Youthful offender hearing reset for teen murder suspect

By NEAL WAGNER / Managing Editor

COLUMBIANA – A hearing to determine if an Alabaster teen who has been charged with the 2015 beating death of a 19-year-old victim will receive youthful offender status has been moved to December after a scheduling conflict arose with a mental health doctor who was set to testify in the hearing.

Blackerby

Blackerby

The youthful offender status conference for 17-year-old Alabaster resident Eric Matthew Blackerby originally was scheduled for Oct. 21 at 9 a.m., but has been rescheduled to 9 a.m. on Friday, Dec. 9.

The rescheduling came at the request of Blackerby’s attorney, Barry Alvis, who originally had clinical neuropsychologist Dr. John Goff set to testify during the Oct. 21 hearing. Goff recently performed a mental health evaluation on Blackerby, and “plans to testify regarding the maturity of a person the age of Mr. Blackerby and the effects of that immaturity as related to the potential punishment as an adult,” according to court documents.

However, Goff had two previous engagements to testify in court on Oct. 21, and would have been unable to attend Blackerby’s youthful offender status hearing, according to court documents.

“It is imperative that Dr. Goff be available for testimony in this case, as it has direct relevance as to the issues on whether or not youthful offender status should be granted,” read Alvis’ rescheduling request.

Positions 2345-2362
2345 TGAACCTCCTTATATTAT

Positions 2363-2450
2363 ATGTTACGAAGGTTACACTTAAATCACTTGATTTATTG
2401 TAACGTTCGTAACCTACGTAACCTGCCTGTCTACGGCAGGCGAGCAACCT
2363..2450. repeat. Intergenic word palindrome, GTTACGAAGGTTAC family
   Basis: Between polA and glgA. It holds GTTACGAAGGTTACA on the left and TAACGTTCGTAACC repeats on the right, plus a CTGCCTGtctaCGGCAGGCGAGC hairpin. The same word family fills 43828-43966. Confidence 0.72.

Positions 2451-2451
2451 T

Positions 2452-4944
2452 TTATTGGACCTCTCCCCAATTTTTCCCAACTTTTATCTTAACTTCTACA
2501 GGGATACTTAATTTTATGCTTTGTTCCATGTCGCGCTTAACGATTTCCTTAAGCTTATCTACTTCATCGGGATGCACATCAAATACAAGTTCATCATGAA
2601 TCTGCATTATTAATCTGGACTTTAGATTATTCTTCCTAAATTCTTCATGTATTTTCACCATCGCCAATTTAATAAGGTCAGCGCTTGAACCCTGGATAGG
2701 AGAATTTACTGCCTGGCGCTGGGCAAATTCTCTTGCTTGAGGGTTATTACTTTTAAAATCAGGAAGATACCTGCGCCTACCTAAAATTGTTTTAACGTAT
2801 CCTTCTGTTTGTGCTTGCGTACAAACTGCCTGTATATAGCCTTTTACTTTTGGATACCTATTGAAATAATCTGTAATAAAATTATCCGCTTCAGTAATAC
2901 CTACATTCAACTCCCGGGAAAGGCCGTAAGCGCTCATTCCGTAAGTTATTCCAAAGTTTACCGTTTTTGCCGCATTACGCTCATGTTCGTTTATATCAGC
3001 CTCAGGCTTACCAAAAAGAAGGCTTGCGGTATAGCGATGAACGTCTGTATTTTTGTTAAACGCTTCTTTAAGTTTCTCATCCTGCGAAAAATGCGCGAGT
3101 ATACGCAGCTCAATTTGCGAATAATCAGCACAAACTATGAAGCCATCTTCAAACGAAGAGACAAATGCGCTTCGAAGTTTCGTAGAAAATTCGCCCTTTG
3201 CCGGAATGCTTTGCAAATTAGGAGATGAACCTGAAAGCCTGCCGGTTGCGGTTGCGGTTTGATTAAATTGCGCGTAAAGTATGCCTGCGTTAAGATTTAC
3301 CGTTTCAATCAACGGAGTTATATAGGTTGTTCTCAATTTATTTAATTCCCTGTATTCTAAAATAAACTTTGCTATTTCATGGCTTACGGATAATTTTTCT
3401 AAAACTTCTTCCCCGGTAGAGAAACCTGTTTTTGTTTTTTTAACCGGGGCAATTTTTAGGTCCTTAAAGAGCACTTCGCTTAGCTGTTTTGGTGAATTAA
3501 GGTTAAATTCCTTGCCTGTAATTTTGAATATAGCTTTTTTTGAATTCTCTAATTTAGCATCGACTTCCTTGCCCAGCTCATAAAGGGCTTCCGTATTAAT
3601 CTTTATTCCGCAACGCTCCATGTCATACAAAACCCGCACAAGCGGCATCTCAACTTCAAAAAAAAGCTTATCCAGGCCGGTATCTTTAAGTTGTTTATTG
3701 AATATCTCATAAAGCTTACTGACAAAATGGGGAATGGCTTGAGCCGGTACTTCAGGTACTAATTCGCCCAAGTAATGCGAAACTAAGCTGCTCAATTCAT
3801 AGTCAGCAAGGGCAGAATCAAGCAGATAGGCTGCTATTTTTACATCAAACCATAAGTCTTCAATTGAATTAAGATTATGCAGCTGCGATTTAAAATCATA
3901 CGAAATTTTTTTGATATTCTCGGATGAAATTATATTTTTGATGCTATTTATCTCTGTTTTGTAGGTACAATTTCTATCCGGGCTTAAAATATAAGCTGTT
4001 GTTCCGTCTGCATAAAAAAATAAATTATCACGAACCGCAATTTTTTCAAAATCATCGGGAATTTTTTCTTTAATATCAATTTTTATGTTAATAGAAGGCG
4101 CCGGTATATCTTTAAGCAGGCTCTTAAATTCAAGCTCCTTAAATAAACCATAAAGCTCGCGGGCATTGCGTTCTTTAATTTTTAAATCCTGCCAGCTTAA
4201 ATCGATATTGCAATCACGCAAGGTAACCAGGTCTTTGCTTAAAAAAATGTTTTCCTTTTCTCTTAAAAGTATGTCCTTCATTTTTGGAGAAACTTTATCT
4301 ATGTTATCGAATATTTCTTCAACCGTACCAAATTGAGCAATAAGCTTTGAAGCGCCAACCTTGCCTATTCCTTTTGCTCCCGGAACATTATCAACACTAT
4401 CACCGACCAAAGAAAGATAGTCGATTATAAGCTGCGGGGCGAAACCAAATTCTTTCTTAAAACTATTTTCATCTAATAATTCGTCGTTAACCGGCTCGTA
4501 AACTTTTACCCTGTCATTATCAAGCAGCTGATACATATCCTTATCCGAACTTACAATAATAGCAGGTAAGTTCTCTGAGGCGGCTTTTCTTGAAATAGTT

Blackerby, who was indicted on one count of murder by a Shelby County grand jury in early November 2015, requested youthful offender status through his attorney on Jan. 4.

Blackerby was charged with murder after police said he allegedly killed 19-year-old William Neff during a “violent attack” with an aluminum baseball bat at an outdoor area known as “the slab” on July 29, 2015. The suspect was released from the Shelby County Jail on Nov. 17, 2015, after a relative put up property as collateral to cover Blackerby’s $500,000 bond.

The Shelby County Sheriff’s Office arrested Blackerby on July 30 and originally charged him with one felony count of first-degree assault. The charge was upgraded to murder after Neff died on July 31, and Blackerby has been charged as an adult in the case.

If Blackerby is convicted as an adult, he could face up to life in prison. If he is granted youthful offender status, he will waive his right to a jury trial, and will allow a judge to determine his guilt or innocence.

Court records for suspects granted youthful offender status are sealed, and are no longer public record. Suspects adjudicated as youthful offenders are not considered convicted felons, and have none of their rights or privileges forfeited, according to court documents.

The maximum sentence for suspects granted youthful offender status is three years in prison.